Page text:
A Natural Paradise Worth Protecting

Rancho San Vicente is home to many wild animals, including deer, coyotes, San Joaquin kit fox, rabbits, bobcats and mountain lions. Songbirds and butterflies flutter among colorful native wildflowers, and golden eagles nesting at Calero are likely visitors. Ponds and streams provide habitat for endangered California red-legged frogs and tiger salamanders.

Rocky outcroppings of serpentine soils cover 506 acres—more than half—of Rancho San Vicente. The special qualities of this soil type support rare and valuable varieties of endangered plants and animals on the land.

Serpentine soils result from the presence of weathered volcanic rocks on the earth’s surface. These slippery green rocks, with their mottled, snake-like appearance, get forced up through the ground by tectonic plate movements. The layer of soil on top is very thin, poor at holding water, high in metals and low in minerals.

While these conditions can be harsh to most plants, they are precisely what certain rare and endangered species need to survive. Some of the South Bay’s most beautiful native plants and wildflowers—including purple needle grass, California brome, blue dicks, owl’s clover, tidy tips and California poppy—adapt to and even flourish in serpentine conditions. Also growing here is dwarf plantain, the most important food of the threatened Bay checkerspot butterfly in its larval stage, as well as Metcalf canyon jewel flower and Santa Clara Valley dudleya, both endangered.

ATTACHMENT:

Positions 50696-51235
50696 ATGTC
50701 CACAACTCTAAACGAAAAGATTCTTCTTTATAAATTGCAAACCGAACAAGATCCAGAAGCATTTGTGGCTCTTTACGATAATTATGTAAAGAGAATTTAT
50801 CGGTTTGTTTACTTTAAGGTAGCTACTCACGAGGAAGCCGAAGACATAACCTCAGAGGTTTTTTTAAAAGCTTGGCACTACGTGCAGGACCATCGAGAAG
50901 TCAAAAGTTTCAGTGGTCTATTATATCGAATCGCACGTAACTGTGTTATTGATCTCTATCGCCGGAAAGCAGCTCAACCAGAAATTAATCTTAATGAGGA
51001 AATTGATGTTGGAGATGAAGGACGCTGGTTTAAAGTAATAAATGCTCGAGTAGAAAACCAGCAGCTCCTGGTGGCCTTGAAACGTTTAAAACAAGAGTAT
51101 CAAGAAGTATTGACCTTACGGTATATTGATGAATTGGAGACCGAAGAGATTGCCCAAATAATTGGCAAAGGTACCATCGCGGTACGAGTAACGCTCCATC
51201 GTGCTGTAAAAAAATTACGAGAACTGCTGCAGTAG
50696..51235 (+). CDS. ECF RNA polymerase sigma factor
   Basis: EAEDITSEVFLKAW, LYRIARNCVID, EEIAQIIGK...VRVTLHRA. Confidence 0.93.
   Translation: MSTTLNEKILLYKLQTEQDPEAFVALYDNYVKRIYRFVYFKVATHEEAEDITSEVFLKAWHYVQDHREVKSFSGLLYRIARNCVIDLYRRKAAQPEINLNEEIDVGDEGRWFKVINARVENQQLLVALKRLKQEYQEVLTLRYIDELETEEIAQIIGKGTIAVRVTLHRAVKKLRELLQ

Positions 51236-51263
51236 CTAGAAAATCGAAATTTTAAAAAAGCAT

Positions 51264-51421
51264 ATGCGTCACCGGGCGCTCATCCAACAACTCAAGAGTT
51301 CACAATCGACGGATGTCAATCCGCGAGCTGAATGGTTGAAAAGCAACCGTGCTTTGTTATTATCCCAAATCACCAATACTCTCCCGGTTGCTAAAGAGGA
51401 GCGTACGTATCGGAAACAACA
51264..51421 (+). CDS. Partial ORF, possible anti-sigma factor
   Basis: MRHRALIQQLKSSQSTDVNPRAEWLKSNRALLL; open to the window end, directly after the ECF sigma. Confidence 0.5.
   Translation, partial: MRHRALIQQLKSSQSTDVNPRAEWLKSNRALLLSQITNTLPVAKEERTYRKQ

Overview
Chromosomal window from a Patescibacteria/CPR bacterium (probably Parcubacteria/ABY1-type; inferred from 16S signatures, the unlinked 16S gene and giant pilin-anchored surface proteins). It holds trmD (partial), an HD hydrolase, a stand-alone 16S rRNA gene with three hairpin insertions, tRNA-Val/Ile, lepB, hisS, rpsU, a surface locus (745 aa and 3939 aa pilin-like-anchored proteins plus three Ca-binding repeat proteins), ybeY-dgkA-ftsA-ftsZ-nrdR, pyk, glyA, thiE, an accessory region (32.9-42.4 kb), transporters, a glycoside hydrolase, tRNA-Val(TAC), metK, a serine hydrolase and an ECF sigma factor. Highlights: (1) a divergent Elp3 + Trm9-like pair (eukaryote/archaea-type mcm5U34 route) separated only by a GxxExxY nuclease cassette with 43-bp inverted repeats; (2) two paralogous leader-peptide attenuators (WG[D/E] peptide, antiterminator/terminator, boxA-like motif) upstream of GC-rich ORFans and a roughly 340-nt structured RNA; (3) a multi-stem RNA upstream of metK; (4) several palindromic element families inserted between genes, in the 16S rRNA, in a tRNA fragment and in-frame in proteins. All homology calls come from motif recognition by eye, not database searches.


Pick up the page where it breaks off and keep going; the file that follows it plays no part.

Clean air and clean water are important to all people. At Rancho San Vicente, a canal owned by Santa Clara Valley Water District bisects the property. Protecting the watershed lands around the canal helps improve the quality of water flowing into nearby Calero Reservoir, a vital source of local drinking water for Santa Clara County’s 1.7 million residents.

Rancho San Vicente is a high priority within Santa Clara County’s Habitat Conservation Plan and Upland Habitat Goals protecting threatened and endangered plants and wildlife. Saving this property’s special habitat provides these species with the essentials for survival and preserves our region’s diverse and fragile ecosystems.